This is where the film goes all Mission Impossible as Magneto is being held a mile underground at the Pentagon penitentiary. Enter my favourite character of the whole film Quicksilver (Eric Peters) as his speedy skills are used brilliantly in the quest to set Magneto free.  The rescue scene gives rise to probably the best set-piece I’ve seen in the cinema all year and like the Captain America fight scene in the lift it is full of surprises and humour.  The use of slow motion, special effects, sight jokes, music by Jim Croce etc. had my heart in my mouth and adrenalin rushing through my body – although that could have been the vat of coffee I drank that day.  Nonetheless this sequence typifies why I go to the cinema and that is for maximum big screen impact in moments like this.  Shame on you if you watched this on illegal download via your laptop.  Dear filmmakers – thank you! Please take a bow!!

With the team assembled they must then take down the ever gorgeous Mystique (Jennifer Lawrence) who is waging a one-mutant campaign against unscrupulous arms dealer, mutant-hater, and wonderfully named Bolivar Trask (Peter Dinklage).  As typified by Mystique’s arc the whole film gives some great little moments of depth and motivation to the characters  without losing pace in the plot and action overall. In fact, it’s  perfect storm of a movie with plot, action, effects and so many fine actors at the height of their star working perfectly with established cast members of the older X-Men films such as Patrick Stewart and Ian McKellen.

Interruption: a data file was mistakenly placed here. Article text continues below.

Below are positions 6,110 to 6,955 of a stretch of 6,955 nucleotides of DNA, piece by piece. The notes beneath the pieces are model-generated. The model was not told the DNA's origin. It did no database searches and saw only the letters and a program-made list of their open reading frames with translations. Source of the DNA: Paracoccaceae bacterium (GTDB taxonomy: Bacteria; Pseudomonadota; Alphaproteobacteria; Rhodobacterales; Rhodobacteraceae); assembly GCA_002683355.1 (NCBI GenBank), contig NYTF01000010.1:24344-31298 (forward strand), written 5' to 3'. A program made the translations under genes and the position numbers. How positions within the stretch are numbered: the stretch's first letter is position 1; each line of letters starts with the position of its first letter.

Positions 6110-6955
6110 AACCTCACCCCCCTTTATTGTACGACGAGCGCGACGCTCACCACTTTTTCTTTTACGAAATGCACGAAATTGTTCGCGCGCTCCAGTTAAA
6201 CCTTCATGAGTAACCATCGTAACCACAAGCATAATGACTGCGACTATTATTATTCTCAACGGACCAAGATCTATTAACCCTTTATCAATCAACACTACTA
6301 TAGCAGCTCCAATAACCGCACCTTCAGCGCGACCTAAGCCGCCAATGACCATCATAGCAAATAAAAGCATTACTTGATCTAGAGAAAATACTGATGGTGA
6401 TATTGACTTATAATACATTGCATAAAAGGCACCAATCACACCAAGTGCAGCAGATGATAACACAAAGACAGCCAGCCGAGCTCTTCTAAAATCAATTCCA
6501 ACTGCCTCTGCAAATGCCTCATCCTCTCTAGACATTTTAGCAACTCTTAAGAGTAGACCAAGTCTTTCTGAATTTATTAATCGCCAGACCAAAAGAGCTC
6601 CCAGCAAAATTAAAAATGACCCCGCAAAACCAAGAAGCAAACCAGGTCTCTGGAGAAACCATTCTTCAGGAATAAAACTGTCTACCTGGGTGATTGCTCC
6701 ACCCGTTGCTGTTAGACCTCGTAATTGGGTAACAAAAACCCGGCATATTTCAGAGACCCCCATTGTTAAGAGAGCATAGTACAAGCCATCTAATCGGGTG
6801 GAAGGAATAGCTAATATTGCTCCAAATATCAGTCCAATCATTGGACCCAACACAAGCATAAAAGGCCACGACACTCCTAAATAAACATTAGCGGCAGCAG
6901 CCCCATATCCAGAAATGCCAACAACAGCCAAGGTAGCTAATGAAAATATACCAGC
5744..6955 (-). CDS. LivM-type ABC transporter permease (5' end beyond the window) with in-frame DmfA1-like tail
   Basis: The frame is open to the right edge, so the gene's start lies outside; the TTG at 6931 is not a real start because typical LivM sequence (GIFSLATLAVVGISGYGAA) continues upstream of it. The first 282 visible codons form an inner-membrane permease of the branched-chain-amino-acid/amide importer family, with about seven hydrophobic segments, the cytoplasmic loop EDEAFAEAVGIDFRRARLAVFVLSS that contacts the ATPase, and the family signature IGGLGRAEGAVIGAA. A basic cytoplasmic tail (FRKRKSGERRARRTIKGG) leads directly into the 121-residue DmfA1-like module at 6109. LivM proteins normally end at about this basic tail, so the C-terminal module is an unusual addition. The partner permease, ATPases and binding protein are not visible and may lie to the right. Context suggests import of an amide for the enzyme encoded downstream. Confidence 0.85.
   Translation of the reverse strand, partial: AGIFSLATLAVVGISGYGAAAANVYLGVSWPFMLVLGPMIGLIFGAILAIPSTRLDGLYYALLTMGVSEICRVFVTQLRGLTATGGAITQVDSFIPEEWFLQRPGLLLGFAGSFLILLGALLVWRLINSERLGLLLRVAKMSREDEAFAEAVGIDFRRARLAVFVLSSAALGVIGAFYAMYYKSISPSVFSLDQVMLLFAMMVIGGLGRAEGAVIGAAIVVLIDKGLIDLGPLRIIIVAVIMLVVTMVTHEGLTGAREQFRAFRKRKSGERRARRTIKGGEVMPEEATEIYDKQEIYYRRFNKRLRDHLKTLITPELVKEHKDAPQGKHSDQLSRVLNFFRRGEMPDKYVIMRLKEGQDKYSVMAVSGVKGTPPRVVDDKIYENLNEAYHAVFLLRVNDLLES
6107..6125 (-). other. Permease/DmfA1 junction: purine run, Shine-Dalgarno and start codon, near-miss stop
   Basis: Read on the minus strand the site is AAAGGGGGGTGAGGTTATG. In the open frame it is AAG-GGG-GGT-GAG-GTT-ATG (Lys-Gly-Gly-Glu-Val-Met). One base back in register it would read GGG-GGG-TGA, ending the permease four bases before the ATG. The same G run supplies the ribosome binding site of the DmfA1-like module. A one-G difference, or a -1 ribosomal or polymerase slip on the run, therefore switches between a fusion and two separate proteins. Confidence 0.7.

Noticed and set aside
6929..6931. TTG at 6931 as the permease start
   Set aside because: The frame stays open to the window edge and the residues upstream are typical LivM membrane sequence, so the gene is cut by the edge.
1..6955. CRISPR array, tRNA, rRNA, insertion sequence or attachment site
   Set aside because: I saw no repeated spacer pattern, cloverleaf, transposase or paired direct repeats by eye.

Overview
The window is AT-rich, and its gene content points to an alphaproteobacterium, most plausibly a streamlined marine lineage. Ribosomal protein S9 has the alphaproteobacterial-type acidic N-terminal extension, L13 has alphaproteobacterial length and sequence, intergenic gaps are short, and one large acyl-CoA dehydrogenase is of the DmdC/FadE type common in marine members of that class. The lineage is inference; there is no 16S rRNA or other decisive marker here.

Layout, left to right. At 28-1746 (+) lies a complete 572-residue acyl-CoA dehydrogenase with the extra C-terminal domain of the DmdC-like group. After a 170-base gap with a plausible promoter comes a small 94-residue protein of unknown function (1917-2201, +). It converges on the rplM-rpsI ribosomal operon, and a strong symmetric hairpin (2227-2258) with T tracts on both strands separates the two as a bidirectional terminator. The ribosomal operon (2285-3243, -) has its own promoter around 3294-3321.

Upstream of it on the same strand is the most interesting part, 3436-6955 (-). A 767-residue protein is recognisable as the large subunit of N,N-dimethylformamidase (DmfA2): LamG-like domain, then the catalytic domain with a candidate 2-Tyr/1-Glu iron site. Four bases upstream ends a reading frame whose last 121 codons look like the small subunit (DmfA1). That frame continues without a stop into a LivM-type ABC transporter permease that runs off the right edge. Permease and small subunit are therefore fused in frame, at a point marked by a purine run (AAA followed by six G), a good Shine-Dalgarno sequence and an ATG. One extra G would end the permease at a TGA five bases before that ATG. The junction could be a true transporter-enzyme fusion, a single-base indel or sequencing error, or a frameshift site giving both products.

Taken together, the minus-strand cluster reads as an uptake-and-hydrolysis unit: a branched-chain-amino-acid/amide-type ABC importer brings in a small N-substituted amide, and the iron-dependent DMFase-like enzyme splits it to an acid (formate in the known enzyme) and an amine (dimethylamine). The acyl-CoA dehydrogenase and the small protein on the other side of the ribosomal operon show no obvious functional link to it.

This is grandstand genre filmmaking at its’ finest taking all the best elements from the previous films and throwing them into a potent and heady cinematic mix.  I love time-travel narratives as well as the melding of actual historical events and figures such as the appearance of President Nixon and references to the Kennedy assassination.  The final set-piece at the White House brings all the plots and subplots together in an outstanding action-packed denouement. For sheer entertainment value and for all X-Men and comic-book fans this is definitely recommended. So watch this on a big screen as that’s what it deserves. I recommend the Vue Cinema Westfield Screen 6 or Wimbledon Odeon Screen 4.

This is an 8/10 movie but 9/10 on the big screen!!

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12 YEARS A SLAVE (2013) – Film Review by Paul Laight

12 YEARS A SLAVE (2013) – Film Review by Paul Laight

**THIS REVIEW CONTAINS SPOILERS + CLIPS**